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Original Issue


Although BryceHarper's potential is exciting, I can't help but feel concern about his beingrobbed of his youth. Even LeBron got to finish high school. Adulthood will comesoon enough for Bryce, and it will last much longer than his shortenedchildhood.
Chuck Chubbuck, Stow, Ohio

I have no doubtBryce Harper may be the greatest prospect of his generation (Baseball's LeBron,June 8), but your story left this Little League coach with an empty feeling.Nowhere was there mention of Harper's relationship with his Las Vegas Highteammates; in fact, there was very little in the article that led one tobelieve he has ever experienced the joy of being a member of a team. HisWildcats may have won a game by a score of 31--1 this season, but they finisheda pedestrian 27--12 and didn't make it to the state tournament. I would arguethat Harper has work left to do at the high school level.
Alan McKay, Reno

Consider thispassage: "He hits for power to all fields.... He's an instinctive defenderwith a phenomenal arm and a smooth, quick stride that helps him cover thealleys with ease.... 'Can you imagine someone so good at so much that he couldbe a lefthander throwing 96 miles per hour—and not be wanted as a pitcher? ...He's better at this game than anyone else I've seen in high school orcollege.'" It comes not from your Harper cover story but from the SIVAULT—specifically, your May 17, 1999, story on a young kid named Josh Hamiltonwho made it big but not without some severe impediments along the way. Acautionary tale for Harper, perhaps?
Jeff Cobb, Katy, Texas

I stopped readingTom Verducci's story on Harper when I reached the words "Scott Boras."Why does a kid who wears a Bible citation on his wrist tape have as an adviserthe devil incarnate of MLB? One word: money.
Mark Ramos
North Providence, R.I.


I have threesons, all of whom are baseball players. I showed them the picture of MarkMiller, pitcher for the College of Wooster, leaving the field after losing theNCAA Division III championship game to the University of St. Thomas (LEADINGOFF, June 8). We were all struck by the dignity Miller displayed while walkingoff the field, glove in hand and head held high. While St. Thomas may bechampion, Mark was a winner too.
Kevin Tate
Newtown Square, Pa.

Rock the Vote

Dan Patricksuggests using All-Star fan voting for Manny Ramirez as a referendum on howmuch people care about performance-enhancing drugs (JUST MY TYPE, June 8). Whatwe need is a referendum on fan voting itself. For example, who needs anotherInternet campaign on behalf of some local second-rate player? Give theselection of All-Star starters to the players and the press. That way real fanswill get real All-Stars.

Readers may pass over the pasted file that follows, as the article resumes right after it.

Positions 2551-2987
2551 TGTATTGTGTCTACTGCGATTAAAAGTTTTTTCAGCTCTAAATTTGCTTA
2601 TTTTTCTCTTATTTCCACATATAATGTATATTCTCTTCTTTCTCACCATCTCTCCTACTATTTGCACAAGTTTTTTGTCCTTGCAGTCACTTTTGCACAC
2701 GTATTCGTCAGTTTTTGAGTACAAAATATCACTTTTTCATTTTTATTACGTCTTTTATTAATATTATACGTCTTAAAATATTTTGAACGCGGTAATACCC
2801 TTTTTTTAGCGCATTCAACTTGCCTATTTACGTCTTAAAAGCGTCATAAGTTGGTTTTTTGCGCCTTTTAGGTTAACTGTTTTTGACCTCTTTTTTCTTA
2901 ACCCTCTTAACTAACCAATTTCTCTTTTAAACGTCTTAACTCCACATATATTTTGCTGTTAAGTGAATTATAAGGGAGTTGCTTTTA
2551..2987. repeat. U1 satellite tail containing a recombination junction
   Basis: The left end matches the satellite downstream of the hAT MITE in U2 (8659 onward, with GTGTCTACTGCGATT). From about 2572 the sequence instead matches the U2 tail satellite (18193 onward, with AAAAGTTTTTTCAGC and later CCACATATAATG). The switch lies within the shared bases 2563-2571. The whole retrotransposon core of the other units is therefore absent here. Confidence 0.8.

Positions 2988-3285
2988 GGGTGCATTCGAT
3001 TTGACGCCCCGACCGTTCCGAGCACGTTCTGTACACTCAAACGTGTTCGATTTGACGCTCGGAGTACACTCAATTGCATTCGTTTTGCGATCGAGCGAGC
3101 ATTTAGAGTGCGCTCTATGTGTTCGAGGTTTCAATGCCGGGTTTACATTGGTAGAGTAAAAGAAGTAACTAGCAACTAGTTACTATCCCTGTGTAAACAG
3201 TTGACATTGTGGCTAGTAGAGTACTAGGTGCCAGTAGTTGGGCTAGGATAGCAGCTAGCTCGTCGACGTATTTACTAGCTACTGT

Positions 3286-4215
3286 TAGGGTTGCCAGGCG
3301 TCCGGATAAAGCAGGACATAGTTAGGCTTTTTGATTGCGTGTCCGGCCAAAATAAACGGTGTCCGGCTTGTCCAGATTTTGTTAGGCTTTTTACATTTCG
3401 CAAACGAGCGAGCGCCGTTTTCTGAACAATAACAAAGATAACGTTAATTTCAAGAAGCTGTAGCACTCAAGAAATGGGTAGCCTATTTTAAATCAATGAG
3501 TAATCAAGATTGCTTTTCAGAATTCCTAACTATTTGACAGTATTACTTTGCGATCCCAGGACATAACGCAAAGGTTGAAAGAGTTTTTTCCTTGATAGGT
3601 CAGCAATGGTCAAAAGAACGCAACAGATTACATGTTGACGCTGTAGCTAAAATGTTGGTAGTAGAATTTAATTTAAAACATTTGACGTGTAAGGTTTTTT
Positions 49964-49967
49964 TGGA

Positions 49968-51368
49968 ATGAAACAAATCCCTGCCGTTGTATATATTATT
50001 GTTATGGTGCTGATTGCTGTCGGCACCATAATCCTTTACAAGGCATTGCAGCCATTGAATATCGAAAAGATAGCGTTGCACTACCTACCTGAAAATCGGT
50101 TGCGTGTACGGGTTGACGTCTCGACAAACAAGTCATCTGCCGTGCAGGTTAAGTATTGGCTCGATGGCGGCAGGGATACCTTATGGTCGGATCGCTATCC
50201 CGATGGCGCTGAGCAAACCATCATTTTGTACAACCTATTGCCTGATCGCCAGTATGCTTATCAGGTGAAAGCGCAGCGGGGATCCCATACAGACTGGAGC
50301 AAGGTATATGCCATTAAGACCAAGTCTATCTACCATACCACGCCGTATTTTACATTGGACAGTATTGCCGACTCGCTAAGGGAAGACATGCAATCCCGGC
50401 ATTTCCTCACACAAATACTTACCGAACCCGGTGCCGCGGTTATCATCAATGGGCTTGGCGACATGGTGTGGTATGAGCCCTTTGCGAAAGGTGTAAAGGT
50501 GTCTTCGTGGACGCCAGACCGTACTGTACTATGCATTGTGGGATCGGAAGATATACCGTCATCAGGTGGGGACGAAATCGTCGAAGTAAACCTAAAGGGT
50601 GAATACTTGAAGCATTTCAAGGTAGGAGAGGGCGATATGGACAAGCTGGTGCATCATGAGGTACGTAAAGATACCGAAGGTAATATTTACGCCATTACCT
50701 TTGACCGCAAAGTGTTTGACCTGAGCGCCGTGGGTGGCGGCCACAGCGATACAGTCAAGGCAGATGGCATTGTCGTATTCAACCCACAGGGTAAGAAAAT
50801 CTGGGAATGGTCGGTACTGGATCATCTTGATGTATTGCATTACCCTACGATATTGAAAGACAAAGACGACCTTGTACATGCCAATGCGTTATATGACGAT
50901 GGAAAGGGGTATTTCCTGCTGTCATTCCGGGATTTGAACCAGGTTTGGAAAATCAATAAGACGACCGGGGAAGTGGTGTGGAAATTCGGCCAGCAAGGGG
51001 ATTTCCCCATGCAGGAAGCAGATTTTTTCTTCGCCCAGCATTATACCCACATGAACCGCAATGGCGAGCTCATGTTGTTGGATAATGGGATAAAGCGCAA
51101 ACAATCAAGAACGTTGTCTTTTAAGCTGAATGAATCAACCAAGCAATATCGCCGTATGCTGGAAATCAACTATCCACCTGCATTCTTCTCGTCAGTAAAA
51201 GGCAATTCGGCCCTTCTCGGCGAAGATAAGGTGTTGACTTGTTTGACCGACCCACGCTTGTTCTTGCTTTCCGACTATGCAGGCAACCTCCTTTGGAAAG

Norm Miller
Farmington Hills, Mich.

Pujols & Co.Criteria

In noting thatAlbert Pujols joined an exclusive group of players who had .330 career battingaverages at the time they hit their 300th home runs (INSIDE BASEBALL, June 8),you omitted these Hall of Famers: Jimmie Foxx, Lou Gehrig, Rogers Hornsby, BabeRuth and Al Simmons.
Michael Leonard
River Forest, Ill.

EDITOR'S NOTE:Because of an editing error, the parameters should also have included thelimitation that the hitters had fewer than 500 strikeouts—in which case theoriginal grouping (Pujols, Ted Williams, Joe DiMaggio, Stan Musial) would havebeen correct.


Phil Taylor'sstory about former Olympic basketball player Robert Jeangerard (POINT AFTER,June 8) touched my heart. My father died with Alzheimer's, and as the diseaseprogressed we all heard the stories over and over about his American Legionbaseball team and his Michigan Tech basketball and track accomplishments. Thosestories seemed to be the only thing he could remember.
Susan Guy, Kalkaska, Mich.

Incidents likeJeangerard's wandering off may be dealt with more easily in the very nearfuture. GTX, a technology company, and Aetrex Worldwide, a footwear company,have announced plans for shoes containing a GPS chip that will allow familymembers or safety personnel to locate anyone wearing the shoes through onlinetracking software. The technology additionally includes "geo-fence"capabilities, triggering an automatic alert if the individual crosses a setperimeter around his home or neighborhood. I'm the director of George Mason'sprogram in assisted living/senior housing administration, and I served as anadviser in the development of this product.
Andrew Carle, Fairfax, Va.

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